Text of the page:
25/06/2015 - Governments are under-utilising taxation as a tool to curb the environmental consequences of energy use, foregoing revenue and weakening their attack on the principal source of greenhouse gas emissions responsible for climate change and air pollution, according to new OECD analysis.
Taxing Energy Use 2015 – OECD and Selected Partner Economies compares taxes on energy use in 41 countries worldwide, which together use 80% of global energy.
The OECD says that taxes on energy use provide a transparent policy signal and are one of the most effective tools governments have for reducing the negative side effects of energy use. However, the new analysis shows that energy taxes are poorly aligned with the negative side effects of energy use, and are having limited impact on efforts to reduce energy use, improve energy efficiency and drive a shift towards less harmful forms of energy.
“Current taxes on energy use are low and incoherent,” said OECD Secretary-General Angel Gurría. “Tax policy is not being used effectively to reduce the adverse health impacts and emissions of greenhouse gases resulting from energy use. There is still considerable scope to use taxation to improve the environment and containing climate change.”
The new research presents a systematic, comparative analysis of the structure and level of energy taxes in the 34 OECD member countries and seven G20 economies: Argentina, Brazil, China, India, Indonesia, Russia and South Africa. It translates statutory tax rates into effective tax rates per unit of energy and per unit of carbon dioxide (CO2), for a wide range of energy types and uses.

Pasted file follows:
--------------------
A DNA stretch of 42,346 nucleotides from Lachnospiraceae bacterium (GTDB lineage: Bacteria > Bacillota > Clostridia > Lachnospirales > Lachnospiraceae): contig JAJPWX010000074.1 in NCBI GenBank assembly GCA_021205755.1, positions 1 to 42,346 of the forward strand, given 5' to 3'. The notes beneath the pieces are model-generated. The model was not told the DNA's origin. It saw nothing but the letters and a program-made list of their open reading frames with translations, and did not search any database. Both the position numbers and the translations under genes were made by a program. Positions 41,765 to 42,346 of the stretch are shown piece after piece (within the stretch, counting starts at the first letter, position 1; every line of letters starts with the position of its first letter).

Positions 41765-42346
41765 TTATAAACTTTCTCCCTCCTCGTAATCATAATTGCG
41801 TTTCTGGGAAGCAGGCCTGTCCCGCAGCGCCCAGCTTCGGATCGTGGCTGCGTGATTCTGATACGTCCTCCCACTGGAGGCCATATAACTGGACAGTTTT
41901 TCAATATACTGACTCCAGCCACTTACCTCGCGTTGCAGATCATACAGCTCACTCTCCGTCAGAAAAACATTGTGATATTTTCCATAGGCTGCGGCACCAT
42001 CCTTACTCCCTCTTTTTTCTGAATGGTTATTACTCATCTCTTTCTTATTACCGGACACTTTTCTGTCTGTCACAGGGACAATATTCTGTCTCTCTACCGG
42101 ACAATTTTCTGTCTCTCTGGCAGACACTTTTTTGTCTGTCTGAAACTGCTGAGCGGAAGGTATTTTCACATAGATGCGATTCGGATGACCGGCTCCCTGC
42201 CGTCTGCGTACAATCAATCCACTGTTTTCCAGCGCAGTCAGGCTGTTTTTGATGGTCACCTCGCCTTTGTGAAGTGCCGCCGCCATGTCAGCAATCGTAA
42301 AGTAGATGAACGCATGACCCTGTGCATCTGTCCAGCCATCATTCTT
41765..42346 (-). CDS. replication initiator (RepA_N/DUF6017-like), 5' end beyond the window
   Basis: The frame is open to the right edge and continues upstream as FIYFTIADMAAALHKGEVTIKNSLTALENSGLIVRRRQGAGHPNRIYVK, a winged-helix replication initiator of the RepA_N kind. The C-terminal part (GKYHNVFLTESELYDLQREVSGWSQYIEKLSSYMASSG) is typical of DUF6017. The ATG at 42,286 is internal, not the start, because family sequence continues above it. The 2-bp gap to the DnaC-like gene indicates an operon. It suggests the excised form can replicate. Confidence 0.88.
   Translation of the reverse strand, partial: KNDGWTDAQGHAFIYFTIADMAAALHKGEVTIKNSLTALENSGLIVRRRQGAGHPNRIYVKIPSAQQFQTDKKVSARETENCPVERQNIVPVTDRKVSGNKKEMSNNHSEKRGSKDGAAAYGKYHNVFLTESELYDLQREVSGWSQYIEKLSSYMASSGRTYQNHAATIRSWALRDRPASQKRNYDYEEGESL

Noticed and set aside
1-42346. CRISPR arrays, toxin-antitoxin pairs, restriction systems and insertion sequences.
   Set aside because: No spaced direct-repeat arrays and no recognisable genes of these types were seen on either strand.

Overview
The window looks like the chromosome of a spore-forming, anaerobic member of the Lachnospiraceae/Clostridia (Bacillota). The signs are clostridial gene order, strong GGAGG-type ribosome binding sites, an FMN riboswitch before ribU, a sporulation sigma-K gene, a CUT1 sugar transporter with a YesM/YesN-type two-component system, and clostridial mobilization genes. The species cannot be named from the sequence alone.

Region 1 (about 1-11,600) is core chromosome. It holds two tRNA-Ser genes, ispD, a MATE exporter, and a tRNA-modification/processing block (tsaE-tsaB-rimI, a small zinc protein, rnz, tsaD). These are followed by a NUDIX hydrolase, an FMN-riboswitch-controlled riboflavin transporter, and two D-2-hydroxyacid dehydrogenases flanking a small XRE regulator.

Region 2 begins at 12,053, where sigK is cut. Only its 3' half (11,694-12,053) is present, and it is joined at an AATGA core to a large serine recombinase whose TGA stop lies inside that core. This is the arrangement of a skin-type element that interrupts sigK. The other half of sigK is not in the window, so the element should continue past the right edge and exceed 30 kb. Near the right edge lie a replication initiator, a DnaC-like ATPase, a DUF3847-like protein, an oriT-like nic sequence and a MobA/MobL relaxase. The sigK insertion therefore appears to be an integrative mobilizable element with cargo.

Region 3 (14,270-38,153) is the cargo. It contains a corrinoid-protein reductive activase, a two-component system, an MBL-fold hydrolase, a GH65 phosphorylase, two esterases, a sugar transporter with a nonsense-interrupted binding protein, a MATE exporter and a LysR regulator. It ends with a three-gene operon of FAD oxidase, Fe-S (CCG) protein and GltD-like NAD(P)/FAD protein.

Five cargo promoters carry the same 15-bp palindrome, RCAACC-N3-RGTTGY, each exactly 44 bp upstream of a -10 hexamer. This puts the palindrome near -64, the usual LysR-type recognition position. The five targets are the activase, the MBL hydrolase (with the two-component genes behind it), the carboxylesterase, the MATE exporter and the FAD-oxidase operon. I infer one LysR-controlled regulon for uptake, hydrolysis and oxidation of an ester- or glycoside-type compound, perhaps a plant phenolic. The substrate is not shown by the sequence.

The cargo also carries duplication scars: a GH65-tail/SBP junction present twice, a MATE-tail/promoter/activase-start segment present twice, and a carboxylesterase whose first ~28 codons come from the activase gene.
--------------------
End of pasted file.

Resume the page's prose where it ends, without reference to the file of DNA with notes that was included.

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Taxes on energy use are shown to be low relative to the environmental costs of energy use, both on average and within many countries.
The weighted average effective tax rate on all energy use across the 41 countries is EUR 14.8 per tonne of CO₂ from energy use. This is well below estimates of the social cost of carbon, at around EUR 30 per tonne. When the cost of other negative side-effects from energy use are also considered, this strengthens the conclusion that average tax rates are very low relative to the harmful effects of fuel use.
Economy-wide country tax rates on energy vary widely, from just over EUR 0 per tonne of CO2 to EUR 107.3 per tonne of CO₂, with significant differences between different fuels and uses, and within countries.
Taxes are particularly low, or zero, on some of the most harmful fuels, making them unduly appealing to end-users.
Coal, which contributes significantly to climate change and local air pollution, is the lowest and least frequently taxed fuel: 85% of coal used for heating and process purposes in the 41 countries is untaxed, and the average tax rate on coal is less than EUR 2 per tonne of CO₂.
By comparison, oil products are taxed at EUR 49 per tonne of CO₂ on average, with the vast majority of oil products subject to energy taxes.
Taxes differ strongly among users, in ways that are not explained by differences in environmental impacts. They are much lower for heating and process fuels and the electricity sector than for transport; and they also differ between fuels used for the same purpose.
The simple average effective tax rate on energy use in the transport sector is EUR 70 per tonne of CO₂, against EUR 3 per tonne of CO₂ in heating and process use and in electricity production.
Thirty-nine countries tax diesel for transport use at lower rates than gasoline, despite the greater environmental harm from diesel use.
“The evidence presented in this report provides concrete suggestions for reform to make sure that taxes on energy use help achieve economic, social and environmental objectives more effectively,” Mr Gurría said.
Further information on Taxing Energy Use is available at:
An embeddable version of the report is available, together with information about downloadable and print versions of the report.
The report highlights country similarities and differences using innovative graphical formats. It presents graphical profiles of energy use and taxation in the seven partner countries. These complement the profiles for OECD countries presented in the 2013 Taxing Energy Use publication.